A truck driver hauling citrus from California died in an early morning crash on Interstate 16 Friday.
Shortly after 5 a.m., 22-year-old Sukhdeep Singh sideswiped a disabled tractor-trailer on the right shoulder near mile marker 45 in Laurens County, Georgia State Patrol Trooper SFC Mackay Bloodworth said.
The 18-wheeler loaded with Blue Goose Minneola tangelos out of Delano, California, went off the right side of the highway into a ditch and overturned, slamming into an oak tree and nearly obliterating the cab.
"It appears that the truck was already overturned or was in the process of overturning and the tree caused extensive damage to the cab of the truck," Bloodworth said.
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Singh, of Fairfield, California, was wearing a seatbelt, but he did not survive the damage to the truck. Laurens County Coroner Richard Stanley III pronounced him dead at the scene.
The driver of the other 18-wheeler had mechanical trouble and had been parked on the shoulder since about 8 p.m. Thursday, Bloodworth said. He was not hurt.
The trailer loaded with boxes of fruit ripped open, scattering fragrant, bright orange tangelos along the side of the road.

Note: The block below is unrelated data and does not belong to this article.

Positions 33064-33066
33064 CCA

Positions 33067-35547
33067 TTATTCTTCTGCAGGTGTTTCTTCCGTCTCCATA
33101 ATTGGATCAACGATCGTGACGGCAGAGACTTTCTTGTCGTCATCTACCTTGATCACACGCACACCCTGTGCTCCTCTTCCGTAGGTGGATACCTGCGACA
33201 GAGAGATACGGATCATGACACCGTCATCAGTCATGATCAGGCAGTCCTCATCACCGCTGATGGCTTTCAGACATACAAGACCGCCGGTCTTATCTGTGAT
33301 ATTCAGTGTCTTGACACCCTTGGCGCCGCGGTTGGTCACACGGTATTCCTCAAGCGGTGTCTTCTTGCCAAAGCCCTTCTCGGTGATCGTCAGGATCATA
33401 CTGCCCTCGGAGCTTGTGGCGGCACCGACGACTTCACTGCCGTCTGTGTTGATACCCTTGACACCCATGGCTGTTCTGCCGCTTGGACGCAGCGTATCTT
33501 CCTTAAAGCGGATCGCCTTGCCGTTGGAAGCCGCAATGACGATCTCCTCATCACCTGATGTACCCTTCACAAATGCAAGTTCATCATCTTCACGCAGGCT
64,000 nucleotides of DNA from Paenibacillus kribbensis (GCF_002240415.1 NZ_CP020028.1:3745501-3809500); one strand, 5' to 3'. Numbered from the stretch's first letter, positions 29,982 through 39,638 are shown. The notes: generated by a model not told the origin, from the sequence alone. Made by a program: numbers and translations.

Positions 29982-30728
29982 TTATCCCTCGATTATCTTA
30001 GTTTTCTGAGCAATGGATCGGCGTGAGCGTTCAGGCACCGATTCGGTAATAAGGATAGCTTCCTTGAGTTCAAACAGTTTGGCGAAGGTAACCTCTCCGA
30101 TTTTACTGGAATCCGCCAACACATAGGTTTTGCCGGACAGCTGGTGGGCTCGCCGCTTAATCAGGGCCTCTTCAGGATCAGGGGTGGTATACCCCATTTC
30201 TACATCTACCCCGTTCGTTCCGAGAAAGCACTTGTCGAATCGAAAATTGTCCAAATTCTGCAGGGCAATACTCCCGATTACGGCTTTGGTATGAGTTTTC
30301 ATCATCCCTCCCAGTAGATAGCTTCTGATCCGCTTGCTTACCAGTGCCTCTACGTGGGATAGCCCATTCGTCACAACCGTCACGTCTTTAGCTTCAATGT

The cargo was bound for Bloomingdale near Savannah, Robinson said.
Coordinated Highway Assistance & Maintenance Program emergency crews, or CHAMP, put out orange barrels and lighted signs to warn motorists of the upcoming accident just west of the Dublin exits.
C&C Towing Co. owner Casey Clark brought out his new 50-ton rotator, a crane-like machine, to hoist up the wreckage and mangled cab.
"It was tangled in the woods pretty bad so we had to have all kinds of crews out here, chainsaw crews, rotator wrecker and recovery lifts," Clark said as his workers picked up debris along the side of the road.
The recovery process took nearly 12 hours for the truck to be cleared and the boxes of fruit loaded into other trucks to be carted off.
"Every wreck is different. It just takes time," Clark said.
The Georgia State Patrol is investigating the crash, but Bloodworth did not think the morning's gusty winds were a factor.